Bitcoin’s unique ability to quickly move large amounts of value across international borders does indeed make widespread adoption a possibility. This may result in some benefits for economically disadvantaged people, for instance by reducing fees associated with international remittances. Nevertheless, I argue that elite early adopters who are primarily located in wealthy countries would be the primary beneficiaries of mass, global adoption and the exponential increase in Bitcoin’s value that this would presumably entail. Early adopters already own most of the Bitcoin that will ever exist, control its means of production (mining), and have a significant head start in creating the technologies and companies that will dominate the hypothetical global cryptoeconomy. Furthermore, the proliferation of cryptocurrency would introduce new financial risks as well as rewards for impoverished users. For instance, difficulties in using Bitcoin securely expose users to theft through hacking. Meanwhile, the diffusion of an inexpensive, broadly accessible, border-agnostic payments and savings technology provides international fraudsters with access to new pools of victims in marginalized economies. This is already evident in the success of pyramid schemes like MMM among impoverished people in South Africa, the Philippines and beyond. Finally, the very same space-agnostic properties of Bitcoin that potentially facilitate incoming remittances and international freelance work can equally facilitate capital flight.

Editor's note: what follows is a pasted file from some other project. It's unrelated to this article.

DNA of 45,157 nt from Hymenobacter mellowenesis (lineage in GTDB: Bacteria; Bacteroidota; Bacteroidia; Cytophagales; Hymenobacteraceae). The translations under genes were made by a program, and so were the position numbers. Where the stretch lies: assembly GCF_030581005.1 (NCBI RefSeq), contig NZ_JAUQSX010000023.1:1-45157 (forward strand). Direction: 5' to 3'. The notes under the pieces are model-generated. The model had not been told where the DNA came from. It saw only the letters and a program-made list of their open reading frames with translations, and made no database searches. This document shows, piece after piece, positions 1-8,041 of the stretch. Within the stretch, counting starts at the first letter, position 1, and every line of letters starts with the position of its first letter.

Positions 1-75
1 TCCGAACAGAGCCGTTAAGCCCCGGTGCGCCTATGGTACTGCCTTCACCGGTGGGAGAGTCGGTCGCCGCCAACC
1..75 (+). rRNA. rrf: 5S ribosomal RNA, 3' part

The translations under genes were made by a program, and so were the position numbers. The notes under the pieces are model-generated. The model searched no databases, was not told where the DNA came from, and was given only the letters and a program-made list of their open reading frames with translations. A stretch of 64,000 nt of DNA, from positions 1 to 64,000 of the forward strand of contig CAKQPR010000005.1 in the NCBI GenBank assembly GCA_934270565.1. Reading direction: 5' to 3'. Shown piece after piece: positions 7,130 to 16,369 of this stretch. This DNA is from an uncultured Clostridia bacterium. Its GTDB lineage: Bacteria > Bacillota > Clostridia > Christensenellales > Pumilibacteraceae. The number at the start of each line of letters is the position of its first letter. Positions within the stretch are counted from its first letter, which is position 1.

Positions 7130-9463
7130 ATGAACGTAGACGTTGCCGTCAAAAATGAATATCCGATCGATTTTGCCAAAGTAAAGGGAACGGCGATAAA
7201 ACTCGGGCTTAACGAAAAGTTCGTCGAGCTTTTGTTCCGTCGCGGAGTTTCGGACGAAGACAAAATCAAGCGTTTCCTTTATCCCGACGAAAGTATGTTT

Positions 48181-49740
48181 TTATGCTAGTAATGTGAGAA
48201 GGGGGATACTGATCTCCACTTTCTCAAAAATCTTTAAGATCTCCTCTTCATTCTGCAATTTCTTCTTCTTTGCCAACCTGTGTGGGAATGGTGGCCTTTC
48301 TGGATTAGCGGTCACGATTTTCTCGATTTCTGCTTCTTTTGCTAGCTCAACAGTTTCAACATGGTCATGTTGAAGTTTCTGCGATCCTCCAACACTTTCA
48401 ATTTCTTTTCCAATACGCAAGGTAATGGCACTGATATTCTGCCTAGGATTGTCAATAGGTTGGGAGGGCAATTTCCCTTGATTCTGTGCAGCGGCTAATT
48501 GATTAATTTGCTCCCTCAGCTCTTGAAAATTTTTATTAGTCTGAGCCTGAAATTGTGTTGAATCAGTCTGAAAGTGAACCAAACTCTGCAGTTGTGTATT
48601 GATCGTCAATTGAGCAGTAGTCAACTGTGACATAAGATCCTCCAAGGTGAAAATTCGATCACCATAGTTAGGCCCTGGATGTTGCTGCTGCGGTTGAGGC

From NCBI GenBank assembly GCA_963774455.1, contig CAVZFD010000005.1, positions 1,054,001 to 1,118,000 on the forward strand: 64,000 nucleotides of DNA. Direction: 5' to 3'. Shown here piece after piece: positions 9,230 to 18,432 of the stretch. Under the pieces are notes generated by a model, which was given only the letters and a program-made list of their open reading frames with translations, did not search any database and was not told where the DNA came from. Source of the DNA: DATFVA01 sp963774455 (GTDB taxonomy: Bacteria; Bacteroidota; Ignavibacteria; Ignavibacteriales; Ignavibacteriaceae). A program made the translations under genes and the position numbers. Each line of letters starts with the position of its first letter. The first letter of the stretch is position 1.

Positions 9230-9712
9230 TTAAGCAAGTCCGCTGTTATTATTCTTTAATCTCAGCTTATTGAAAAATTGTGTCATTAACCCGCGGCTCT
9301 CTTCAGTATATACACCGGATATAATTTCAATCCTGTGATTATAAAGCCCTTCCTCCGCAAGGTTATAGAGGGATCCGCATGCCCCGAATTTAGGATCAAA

Despite these concerns, marginalized economies must consider the possibility that Bitcoin or something similar could become increasingly prevalent within and beyond its borders. This possibility is acknowledged by a growing number of policymakers, academics and economists who point to the disruptive potential of digitalized, programmable money that is not constrained spatially or subject to the control of a single state or corporation. One possible response is to prohibit Bitcoin in an effort to protect vulnerable citizens from internet crime, discourage capital flight and preempt wealthy economies from accruing disproportionate benefits. I believe that this approach is likely to fail in the long run. Low technological barriers will make prohibition difficult to enforce and propel the cryptoeconomy underground where it will be difficult to control. Furthermore, countries that effectively prohibit Bitcoin use in the early years of its proliferation will experience magnified disadvantages if the protocol eventually does become globally entrenched. An alternative approach is to construct a strong regulatory framework for Bitcoin. On the downside, this tacit endorsement could increase the probability that Bitcoin will become globally pervasive, thus “locking in” the benefits that would accrue to elite early adopters in wealthy nations. On the other hand, regulating Bitcoin would facilitate the observation and taxation of activity in the cryptoeconomy. A permissive approach would also encourage the development of indigenous businesses, skills, technologies and cryptocurrency holdings that will bring rewards in proportion to the technology’s global diffusion. Such benefits may potentially be maximized by policies that encourage inflows of cryptocurrency, for example through remittances.